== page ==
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ACCESSORIES
&
ENRICHMENT

ADDITIONAL SUBSTRATES & ITEMS TO ENHANCE YOUR HAMSTER'S LIFE
WITHIN IT'S HABITAT.

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Aside from ​the main basic essentials, additional substrates and items should be included in the habitat to create extra opportunity for natural behaviour. However, any additional substrates should not replace the main ones.

DON'T BE AFRAID TO CLUTTER THE HABITAT!

THE BUSIER THE SPACE, THE BETTER THE MENTAL & PHYSICAL STIMULATION!

PAGE MENU:

 SUBSTRATES:     

OTHER:     

IMPORTANT TIP 

It is always a good idea to freeze natural substrates for at least 48 hours before use, except for those that have already been baked in your own oven, to ensure that most ganonies and nits will be killed (if you have a large freezer, you can even store these permanently in those conditions). This is particularly important for any commercial substrates since one doesn’t know what has crept in during manufacturing, packaging, transport,and storage.

Natural products can also harbour bugs, so should be treated accordingly, where advised.

It is a lot easier to freeze your substrates than it is to treat your hamster and habitat for infestation of some kind!

TOPPERS

HERBS & FLOWERS (forage mixes)

Hamsters are natural foragers, and these mixes are great natural enrichment and nutritional additions in sections of the habitat, or scattered over the bedding. These mixes are a variety of safe leaves, flowers & roots from herbs & plants, and some even include little treat foods.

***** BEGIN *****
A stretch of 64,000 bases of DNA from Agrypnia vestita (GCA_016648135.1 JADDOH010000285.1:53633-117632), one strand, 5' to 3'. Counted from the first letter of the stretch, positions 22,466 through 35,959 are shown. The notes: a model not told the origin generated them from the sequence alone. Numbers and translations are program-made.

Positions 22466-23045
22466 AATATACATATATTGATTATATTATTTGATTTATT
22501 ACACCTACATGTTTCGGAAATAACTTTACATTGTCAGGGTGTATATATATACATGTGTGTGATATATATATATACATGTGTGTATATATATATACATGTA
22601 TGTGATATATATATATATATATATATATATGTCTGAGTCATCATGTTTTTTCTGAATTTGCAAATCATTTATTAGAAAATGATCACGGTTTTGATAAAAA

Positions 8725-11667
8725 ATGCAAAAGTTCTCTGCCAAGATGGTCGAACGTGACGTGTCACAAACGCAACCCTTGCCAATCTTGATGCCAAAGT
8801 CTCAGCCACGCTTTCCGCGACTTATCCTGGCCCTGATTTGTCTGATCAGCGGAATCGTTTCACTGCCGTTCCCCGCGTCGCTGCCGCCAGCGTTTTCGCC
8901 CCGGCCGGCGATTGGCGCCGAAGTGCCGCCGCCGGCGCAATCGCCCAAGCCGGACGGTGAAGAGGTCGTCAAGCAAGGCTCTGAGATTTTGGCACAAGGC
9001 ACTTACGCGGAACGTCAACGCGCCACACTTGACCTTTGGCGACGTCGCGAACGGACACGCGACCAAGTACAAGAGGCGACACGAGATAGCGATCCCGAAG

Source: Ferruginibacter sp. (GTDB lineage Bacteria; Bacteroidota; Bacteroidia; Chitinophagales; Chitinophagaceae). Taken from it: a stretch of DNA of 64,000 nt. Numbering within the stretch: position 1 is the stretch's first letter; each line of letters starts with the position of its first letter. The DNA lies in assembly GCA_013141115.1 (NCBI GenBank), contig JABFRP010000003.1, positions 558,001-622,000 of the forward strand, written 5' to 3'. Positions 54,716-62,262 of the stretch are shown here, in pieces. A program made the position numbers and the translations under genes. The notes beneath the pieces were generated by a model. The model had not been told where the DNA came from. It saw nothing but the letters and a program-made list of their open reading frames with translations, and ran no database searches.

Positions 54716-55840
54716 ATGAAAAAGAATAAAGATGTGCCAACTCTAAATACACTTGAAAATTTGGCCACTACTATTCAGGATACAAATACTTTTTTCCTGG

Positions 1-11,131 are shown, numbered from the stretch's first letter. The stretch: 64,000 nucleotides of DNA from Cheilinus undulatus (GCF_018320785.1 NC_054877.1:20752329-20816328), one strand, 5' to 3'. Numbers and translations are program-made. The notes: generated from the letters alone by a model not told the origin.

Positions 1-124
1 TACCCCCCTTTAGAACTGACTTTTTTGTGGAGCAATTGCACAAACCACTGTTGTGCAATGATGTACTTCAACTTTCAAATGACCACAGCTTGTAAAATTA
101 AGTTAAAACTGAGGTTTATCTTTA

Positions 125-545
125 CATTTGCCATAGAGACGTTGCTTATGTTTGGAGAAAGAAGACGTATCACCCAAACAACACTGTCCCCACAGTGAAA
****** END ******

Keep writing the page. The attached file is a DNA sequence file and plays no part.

COMMERCIAL/IMPORTED MIXES

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LOCAL MIXES

ROBYN'S HAMSTER SUPPLIES

HSA ONLINE SHOP

KERI'S CUSTOM CABINS

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"DIY FORAGE MIXES"

If you're a keen gardener with lots of space, herbs & flowers can also be easily grown and dried at home, but please check the safe & unsafe plants list below.

Obviously, with anything you grow for your critters, care needs to do so as organically as possible, i.e. no pesticides or harsh fertilizers, particularly 2 or 3 weeks before harvesting. 

A clean area away from dogs & cats (urine & faeces) is preferable.

Bugs should be picked off by hand or a natural repellent used.

Marigold and peppermint is known to be good at repelling, so may be useful as companion planting, whether you are going to use these in your mix or not.

Bear in mind that MOST CULINARY HERBS ARE VERY POTENT and tend to be a bit much for a hamster's sensitive nose, and can also cause stomach upsets. So, when making a mix, go very easy on these and concentrate on maximising the flower content instead. The stronger herbs can rather be fed in fresh form as occasional treats, if your hamster likes any.

Sticky pollens on flowers should also be avoided.

DIY TOPPER
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SAFE HERBS, FLOWERS & PLANTS

  • Alyssum, Asters.

  • Barley Grass, Basil leaves, Blackberry & Blueberry leaves.

  • Calendula, Cannabis leaves, Chamomile flowers, Chickweed, Cornflowers, Cress.

  • Dandelion roots/leaves/flowers, Dill leaves.

  • Daisies (Michaelmas, Gerbera/Transvaal).

  • Echinacea.

  • Fennel leaves, Flax/Linseed.

  • Hemp leaves/seeds/stems/flowers, Hibiscus flowers.

  • Marigold petals.

  • Nasturium petals, Nettle roots & dried leaves.

  • Oregano.

  • Pansy (Swiss Giant-Viola Hortensis), Parsely stalks & leaves, Peppermint leaves (SMALL AMOUNT only; not for pregnant females), Pet Grass, Phlox, Plantain roots & leaves.